Frank William SPILLER
Date of Death:13/08/1915 Age: 39
Son of Humphry Spiller, of Stephney, Budock, Falmouth; husband of Julia Eleanor Spiller, of 27, West St., Penryn, Cornwall.
STUDD, GASTON REGINALD
Private : 2340 R.A.M.C. 3rd/1st East Anglian Field Ambulance
Card has George V ½ d. stam
Cancelled DEVONPORT 8.30 PM 31 July 15
TO: Miss G. Woodhouse
Heathlands Foxhall Road Ipswich Suffolk England
30 – 7 – 15
Just a view of our ship were aboard at last G.R.S.
The initials G.R.S are distinctive so they can be linked to a man on the last voyage of the Royal Edward – Gaston Reginald Studd. He was christened in St. Mary Magdelene Church, Little Whelnetham, Suffolk, on the 4th August 1892, the son of George and Mary Ann Studd. His father George was a Policeman who was stationed in different parts of Suffolk as is shown by the birth places of his children:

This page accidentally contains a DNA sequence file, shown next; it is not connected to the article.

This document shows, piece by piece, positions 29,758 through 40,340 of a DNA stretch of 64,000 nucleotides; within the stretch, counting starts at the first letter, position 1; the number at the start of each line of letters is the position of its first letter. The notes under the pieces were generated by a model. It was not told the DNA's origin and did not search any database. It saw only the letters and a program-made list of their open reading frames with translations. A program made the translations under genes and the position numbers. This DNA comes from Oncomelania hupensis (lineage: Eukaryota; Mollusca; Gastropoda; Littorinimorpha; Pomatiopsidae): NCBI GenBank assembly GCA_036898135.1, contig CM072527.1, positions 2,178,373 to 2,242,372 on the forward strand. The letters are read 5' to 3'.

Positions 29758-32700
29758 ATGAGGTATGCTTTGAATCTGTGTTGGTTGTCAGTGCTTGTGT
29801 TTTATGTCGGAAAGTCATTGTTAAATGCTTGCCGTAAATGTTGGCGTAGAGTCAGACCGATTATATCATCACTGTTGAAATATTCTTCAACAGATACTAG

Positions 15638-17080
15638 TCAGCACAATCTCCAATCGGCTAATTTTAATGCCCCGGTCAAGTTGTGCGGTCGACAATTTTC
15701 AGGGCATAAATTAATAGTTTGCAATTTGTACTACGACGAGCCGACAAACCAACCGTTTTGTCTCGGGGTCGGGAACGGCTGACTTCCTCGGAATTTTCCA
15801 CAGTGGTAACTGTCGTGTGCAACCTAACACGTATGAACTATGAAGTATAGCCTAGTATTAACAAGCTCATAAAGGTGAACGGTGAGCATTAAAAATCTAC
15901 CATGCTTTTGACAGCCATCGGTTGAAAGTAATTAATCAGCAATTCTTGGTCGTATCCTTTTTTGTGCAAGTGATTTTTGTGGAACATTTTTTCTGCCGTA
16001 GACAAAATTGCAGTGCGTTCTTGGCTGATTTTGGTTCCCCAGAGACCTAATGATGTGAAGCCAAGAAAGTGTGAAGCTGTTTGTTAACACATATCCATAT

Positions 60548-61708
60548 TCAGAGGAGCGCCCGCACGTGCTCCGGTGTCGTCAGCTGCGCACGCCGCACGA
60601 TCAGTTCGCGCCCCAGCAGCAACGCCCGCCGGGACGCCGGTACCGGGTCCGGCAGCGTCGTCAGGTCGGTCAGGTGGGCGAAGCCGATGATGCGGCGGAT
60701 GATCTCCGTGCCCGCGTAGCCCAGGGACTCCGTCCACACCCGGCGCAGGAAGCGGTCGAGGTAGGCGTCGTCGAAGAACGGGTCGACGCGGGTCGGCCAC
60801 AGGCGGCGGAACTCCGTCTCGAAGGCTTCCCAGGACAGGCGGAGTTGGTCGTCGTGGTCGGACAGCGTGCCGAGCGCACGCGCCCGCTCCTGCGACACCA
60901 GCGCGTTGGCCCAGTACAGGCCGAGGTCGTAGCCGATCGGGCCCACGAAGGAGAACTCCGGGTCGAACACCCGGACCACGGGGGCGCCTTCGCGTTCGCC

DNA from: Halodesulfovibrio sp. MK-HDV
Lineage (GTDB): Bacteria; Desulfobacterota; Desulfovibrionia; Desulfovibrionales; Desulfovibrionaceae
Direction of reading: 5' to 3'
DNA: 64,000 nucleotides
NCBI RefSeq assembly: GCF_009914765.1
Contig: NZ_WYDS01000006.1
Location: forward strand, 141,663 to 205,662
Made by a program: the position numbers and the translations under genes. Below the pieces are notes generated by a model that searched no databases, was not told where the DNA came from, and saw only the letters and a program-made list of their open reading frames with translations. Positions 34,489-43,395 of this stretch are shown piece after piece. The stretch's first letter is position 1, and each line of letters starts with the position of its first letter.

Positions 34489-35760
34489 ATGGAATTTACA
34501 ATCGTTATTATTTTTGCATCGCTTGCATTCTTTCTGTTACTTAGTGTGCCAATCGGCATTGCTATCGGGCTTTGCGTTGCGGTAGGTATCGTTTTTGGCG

Charles Edmond Studd, Creeting All Saints; James William Studd, Great Whelnetham; Frederick Rudolph Studd, Little Whelnetham; Gaston Reginald Studd, Whelnetham; Herbert George Studd, Weston Market; Clara May Studd , Elmswell.
All five sons served their country.
In 1911 Gaston, age 18, and his brother Frederick, are designated as farm labourers. They are living with their parents in The Street, Stanton. The three other brothers are in the Regular Army.
Charles Edmond is a Private in the 5th Dragoon Guards. He attested in 1901 and served in the second Boer War.
Herbert George is a Gunner in No. 4 Depot Royal Garrison Artillery in the Royal Artillery Barracks, Admiralty Road, Great Yarmouth.
James William is a Private in the 2nd Battalion Grenadier Guards in the Blenheim Barracks, Aldershot.